SHANGHAI September 7, 2009 (Reuters) - Chinese airlines are negotiating with Boeing Co (NYSE:BA - News) to further delay taking delivery of 787 Dreamliner orders, a senior Boeing executive said on Monday, as they continue cost-cutting initiatives amid weak international air travel demand. A sharp global economic downturn had pushed China's top three airlines -- Air China (Shanghai:601111.SS - News; HKSE:0753.HK - News) and China Eastern Airlines (Shanghai:600115.SS - News; HKSE:0670.HK - News) -- into a combined loss of more than $4 billion in 2008, forcing them to slash their capital expenditures.
Meanwhile, Boeing, the No. 2 plane maker behind EADS (Paris:EAD.PA - News) unit Airbus, has also been struggling with a range of supply, manufacturing and design problems, made worse by a two-month strike at its Seattle-area plants last year.
"All of them have already delayed. It's a mutual decision, it's not one-sided," David Wang, president of Boeing's China operations, told Reuters on the sidelines of a business event.
"Based on our delay, we could have aircraft for them by the end of next year, but it's too early for them. Actually they are supposed to get some of the early positions, but they would rather have some of the later positions now."
Chinese carriers, including China Southern Airlines (Shanghai:600029.SS - News; HKSE:1055.HK - News), have ordered nearly 60 Boeing 787 jets, Wang said, adding the Dreamliner is expected to make its first flight by the end of this year with initial delivery expected in the fourth quarter of 2010.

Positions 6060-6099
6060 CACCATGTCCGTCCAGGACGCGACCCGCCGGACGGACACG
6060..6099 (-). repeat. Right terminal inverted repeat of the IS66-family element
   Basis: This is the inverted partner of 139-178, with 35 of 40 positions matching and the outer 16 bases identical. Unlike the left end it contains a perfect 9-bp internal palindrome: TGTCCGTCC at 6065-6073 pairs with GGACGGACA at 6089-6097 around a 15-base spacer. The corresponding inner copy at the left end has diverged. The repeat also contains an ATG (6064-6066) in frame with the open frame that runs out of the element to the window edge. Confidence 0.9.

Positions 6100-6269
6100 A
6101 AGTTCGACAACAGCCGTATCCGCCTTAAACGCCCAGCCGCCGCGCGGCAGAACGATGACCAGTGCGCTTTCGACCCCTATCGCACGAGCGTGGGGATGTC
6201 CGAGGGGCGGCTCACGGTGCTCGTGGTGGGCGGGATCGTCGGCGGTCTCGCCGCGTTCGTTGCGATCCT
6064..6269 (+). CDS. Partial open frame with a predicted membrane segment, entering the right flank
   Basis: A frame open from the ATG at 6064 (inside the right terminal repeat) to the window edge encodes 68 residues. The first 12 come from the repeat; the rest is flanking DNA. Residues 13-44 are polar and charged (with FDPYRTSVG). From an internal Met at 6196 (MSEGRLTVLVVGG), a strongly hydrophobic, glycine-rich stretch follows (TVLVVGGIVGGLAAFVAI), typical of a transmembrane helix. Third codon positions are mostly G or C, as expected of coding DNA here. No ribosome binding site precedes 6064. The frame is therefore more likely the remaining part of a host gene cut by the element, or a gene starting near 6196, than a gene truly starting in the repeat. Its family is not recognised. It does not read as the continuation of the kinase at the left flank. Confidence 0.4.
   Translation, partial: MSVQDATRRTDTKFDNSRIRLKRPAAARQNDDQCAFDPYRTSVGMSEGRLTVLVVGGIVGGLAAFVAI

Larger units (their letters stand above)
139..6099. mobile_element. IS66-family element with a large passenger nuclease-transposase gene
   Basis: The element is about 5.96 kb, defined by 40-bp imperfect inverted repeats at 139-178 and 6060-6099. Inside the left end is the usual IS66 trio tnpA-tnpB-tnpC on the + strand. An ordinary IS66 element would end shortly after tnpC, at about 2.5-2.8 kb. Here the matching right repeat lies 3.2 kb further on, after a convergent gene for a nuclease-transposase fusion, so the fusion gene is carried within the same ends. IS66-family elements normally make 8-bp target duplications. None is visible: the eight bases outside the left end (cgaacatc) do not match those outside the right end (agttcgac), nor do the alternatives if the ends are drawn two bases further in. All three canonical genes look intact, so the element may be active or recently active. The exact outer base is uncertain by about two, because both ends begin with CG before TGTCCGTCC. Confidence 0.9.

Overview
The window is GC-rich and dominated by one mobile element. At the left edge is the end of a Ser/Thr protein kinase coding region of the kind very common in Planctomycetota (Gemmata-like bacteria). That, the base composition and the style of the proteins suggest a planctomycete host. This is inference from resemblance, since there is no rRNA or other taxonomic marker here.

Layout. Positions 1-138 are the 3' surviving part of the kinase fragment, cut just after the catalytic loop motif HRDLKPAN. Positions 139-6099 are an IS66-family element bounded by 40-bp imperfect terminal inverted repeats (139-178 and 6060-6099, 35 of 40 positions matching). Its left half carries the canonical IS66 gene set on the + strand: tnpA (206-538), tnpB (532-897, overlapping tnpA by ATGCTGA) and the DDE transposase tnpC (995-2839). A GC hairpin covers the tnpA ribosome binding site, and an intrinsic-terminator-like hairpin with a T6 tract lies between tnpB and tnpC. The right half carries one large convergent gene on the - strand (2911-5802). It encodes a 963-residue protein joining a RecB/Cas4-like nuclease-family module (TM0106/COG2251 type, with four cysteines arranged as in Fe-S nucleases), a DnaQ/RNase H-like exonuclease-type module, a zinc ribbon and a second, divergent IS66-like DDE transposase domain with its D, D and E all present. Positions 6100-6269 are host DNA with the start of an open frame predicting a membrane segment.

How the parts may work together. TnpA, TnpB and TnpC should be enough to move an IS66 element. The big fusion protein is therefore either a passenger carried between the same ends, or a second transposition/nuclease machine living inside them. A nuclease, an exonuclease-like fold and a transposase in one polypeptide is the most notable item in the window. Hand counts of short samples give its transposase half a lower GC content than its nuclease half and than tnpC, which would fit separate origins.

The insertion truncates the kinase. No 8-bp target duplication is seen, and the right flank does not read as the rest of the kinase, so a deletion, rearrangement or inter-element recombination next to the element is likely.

Global orders for the Dreamliner totaled 852 units as of the end of 2008, according to Reuters calculations.
The Chinese government has handed out cash aid to its ailing airlines and encouraged them to scrap or delay aircraft orders after the country's air travel growth fell into single digits in 2008 for the first time in five years.
China Eastern executives said previously that the carrier would cut the number of plane deliveries this year by nearly half to 13 from 29 and may consider scrapping its previous order for 9 Boeing 787 jets.
Wang did not respond to questions about whether any Chinese carriers had scrapped orders for Boeing's Dreamliner.
But Airbus' China president told reporters in March that the European aircraft maker has had no order cancellations from China.
A few Chinese airlines have asked for delays in taking delivery of previous orders but none has canceled, Laurence Barron told Reuters at the time.
Airbus runs a joint assembly venture in the northern Chinese city of Tianjin, which makes aircraft in the A320 family.
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